Whale on the sands

Yesterday was our last day in the Cornish seaside village of Pentewan, so in the morning we headed down to the shore for one last gaze out to sea before heading back inland. As we turned to walk along the sands, we got quite a shock.  There on the shoreline lay the carcass of a whale.

At first, the sight of a marine mammal lying lifeless on dry ground was so terrible it seemed wrong to stare or take pictures. But, as I looked again, it became a privilege (despite the animal’s decomposed state) to see a magnificent beast of a kind I am sure I will never get so close to again.

 

Two Marine Life Rescue experts were assessing the carcass; one told us he thought it was that of a juvenile Minke whale. It was well-nourished, he said, not starved, indicating that it had most likely died at sea rather than having been stranded. It wasn’t bloated with gas, he told us, having already ruptured through its mouth.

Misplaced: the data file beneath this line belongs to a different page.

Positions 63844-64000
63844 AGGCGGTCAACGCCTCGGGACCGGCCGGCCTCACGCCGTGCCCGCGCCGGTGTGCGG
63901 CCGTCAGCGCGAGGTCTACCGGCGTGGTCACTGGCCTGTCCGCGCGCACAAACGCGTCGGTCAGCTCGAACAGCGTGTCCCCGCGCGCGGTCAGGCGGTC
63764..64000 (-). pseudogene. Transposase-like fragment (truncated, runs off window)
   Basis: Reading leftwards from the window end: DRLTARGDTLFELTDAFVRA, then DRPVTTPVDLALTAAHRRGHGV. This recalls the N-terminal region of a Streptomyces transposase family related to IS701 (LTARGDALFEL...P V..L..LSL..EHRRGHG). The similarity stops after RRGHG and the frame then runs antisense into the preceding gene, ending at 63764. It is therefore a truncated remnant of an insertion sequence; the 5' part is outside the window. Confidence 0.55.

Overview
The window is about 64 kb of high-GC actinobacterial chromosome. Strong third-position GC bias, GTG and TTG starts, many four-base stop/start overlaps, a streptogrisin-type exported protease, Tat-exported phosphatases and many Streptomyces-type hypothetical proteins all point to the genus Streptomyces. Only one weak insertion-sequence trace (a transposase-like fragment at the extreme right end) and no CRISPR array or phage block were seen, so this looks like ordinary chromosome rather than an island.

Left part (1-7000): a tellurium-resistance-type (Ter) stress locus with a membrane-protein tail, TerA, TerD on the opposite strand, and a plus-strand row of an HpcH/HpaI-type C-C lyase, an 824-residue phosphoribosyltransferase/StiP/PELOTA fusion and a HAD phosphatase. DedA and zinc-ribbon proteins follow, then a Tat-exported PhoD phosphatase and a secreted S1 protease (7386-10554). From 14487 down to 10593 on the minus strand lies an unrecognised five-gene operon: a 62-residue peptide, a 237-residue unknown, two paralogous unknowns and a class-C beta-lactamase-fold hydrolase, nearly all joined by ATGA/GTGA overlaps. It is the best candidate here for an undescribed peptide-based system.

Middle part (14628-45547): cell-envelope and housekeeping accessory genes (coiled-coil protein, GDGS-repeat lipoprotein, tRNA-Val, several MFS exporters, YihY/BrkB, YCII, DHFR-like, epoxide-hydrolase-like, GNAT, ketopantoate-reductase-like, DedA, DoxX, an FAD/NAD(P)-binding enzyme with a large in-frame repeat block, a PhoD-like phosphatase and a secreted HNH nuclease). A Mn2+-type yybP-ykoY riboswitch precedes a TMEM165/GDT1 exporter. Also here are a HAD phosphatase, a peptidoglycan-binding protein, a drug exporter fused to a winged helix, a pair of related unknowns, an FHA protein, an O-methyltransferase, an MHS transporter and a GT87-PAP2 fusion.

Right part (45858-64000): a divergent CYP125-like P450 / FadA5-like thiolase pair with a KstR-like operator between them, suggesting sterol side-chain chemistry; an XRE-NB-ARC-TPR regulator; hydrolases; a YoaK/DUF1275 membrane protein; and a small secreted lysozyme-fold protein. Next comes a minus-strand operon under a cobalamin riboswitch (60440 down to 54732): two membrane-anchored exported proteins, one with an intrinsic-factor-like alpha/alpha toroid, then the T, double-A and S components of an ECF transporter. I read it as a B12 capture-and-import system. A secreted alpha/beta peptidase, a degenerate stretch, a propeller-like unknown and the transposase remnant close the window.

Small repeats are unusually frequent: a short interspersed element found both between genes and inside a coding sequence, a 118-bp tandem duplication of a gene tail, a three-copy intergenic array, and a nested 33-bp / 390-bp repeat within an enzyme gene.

It would have been interesting to learn more, but recognising the men had a job to do, we didn’t question them further.

Though sad, this encounter, rather than being morbid or grisly, was a very real reminder that we share our world with some truly remarkable creatures.

 

 

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